There is surging sentiment in both Congress and the US foreign policy blob to replace strategic ambiguity with "strategic clarity" – making it clear to PRC leaders that the United States will use force to defend Taiwan. However, there is little sign that Congress has the courage or integrity to approve a treaty – or even a statute – to that effect. Instead, congressional hawks want the president to issue such a declaration and make the decision about resorting to force. Several members even back legislation that would dilute the TRA requirement that the president must consult Congress about taking military action.
In an October 11, 2021, Washington Post op-ed. Rep. Elaine Luria (D-VA) explained the reasoning for such a change. "Under the War Powers and Taiwan Relations acts, the president has no legal authority, without the express authorization of Congress, to use military force to defend Taiwan. The legal limitations on a president’s ability to respond quickly could all but ensure a Chinese fait accompli." Endorsing the Taiwan Invasion Prevention Act proposed by hawkish Republicans in the Senate as "a good start", she argued that it was imperative, to "untie" the president’s hands and let that official make an unrestricted decision about whether to intervene militarily to defend Taiwan. Although such legislation has not yet passed, there appears to be little resistance to making that change.
There also is a pervasive absence of congressional willingness to rein-in President Biden as he deepens US involvement in the Russia-Ukraine war. Congress has robotically approved the White House’s funding requests – now totaling some $40 billion – for military and financial aid to Ukraine. Finally, some grumbling about excessive costs and a lack of accountability about where the money is going, has begun to surface – especially among Republicans. However, there has been little debate about whether pouring weapons into Ukraine and sharing US military intelligence with Kyiv might ultimately make the United States a belligerent in that dangerous armed conflict. There hasn’t been even much effort to insist on a resolution endorsing such measures. Once again, Congress seems content to let the president make the substantive decisions.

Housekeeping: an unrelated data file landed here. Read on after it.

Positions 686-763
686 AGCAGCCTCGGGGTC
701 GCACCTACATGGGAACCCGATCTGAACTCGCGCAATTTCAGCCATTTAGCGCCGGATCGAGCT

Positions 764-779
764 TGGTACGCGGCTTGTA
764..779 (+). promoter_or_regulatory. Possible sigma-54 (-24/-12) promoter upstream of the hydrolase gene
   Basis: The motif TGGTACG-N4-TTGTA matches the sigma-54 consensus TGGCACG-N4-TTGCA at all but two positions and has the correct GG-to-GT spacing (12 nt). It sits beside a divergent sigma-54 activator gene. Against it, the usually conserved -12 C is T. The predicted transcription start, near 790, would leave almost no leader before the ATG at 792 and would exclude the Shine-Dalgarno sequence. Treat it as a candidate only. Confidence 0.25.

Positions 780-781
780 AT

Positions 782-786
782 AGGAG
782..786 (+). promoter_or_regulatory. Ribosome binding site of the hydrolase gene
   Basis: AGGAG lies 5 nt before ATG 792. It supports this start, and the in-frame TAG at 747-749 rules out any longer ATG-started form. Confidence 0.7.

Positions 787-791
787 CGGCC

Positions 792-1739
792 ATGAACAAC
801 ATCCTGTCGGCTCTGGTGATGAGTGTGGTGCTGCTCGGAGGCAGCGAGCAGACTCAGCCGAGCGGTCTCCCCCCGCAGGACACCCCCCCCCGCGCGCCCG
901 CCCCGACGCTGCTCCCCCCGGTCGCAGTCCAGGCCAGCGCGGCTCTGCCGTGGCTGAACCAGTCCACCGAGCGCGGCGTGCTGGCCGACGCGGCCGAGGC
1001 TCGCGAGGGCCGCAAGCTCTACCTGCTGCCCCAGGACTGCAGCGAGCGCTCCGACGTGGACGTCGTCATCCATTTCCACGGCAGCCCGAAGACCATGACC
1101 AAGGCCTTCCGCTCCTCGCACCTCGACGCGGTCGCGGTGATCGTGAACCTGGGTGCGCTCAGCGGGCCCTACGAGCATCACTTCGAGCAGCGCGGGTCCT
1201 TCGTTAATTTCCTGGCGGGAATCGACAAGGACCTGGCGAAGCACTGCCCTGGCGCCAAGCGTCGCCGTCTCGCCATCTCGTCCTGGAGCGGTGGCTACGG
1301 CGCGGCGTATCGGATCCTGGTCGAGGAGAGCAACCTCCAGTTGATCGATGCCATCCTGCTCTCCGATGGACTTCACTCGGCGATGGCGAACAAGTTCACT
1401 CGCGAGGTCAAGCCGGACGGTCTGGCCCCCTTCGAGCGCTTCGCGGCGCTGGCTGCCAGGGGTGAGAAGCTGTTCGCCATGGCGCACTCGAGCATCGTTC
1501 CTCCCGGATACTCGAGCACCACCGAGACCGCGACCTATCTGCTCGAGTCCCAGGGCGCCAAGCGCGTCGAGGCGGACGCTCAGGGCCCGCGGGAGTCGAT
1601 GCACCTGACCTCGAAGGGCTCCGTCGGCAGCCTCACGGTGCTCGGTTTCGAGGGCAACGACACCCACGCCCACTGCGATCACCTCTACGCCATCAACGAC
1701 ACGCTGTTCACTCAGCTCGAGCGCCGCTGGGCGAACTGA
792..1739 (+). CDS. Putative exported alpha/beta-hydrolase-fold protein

Abdication serves an important political purpose, because it enables Congress to avoid responsibility for issues of war and peace, life and death. If a presidential military intervention goes well, legislators can climb aboard and portray themselves as enthusiastic supporters of the venture. If the war goes badly, they can disown it and even criticize it as the ultimate in presidential folly – especially if the occupant of the Oval Office is from the opposition party. Such abdication of the congressional war power, however, constitutes a profile in cowardice. It also has been a major factor in the proliferation of ill-conceived, often disastrous, US military interventions. Congress must step up and reclaim its constitutional powers (and responsibilities) for decisions about war and peace if there is any chance to curb the imperial presidency. Otherwise, we cannot prevent even more calamitous wars that are ruining the republic.
Ted Galen Carpenter, a senior fellow in defense and foreign policy studies at the Cato Institute, is the author of 12 books and more than 1,100 articles on international affairs.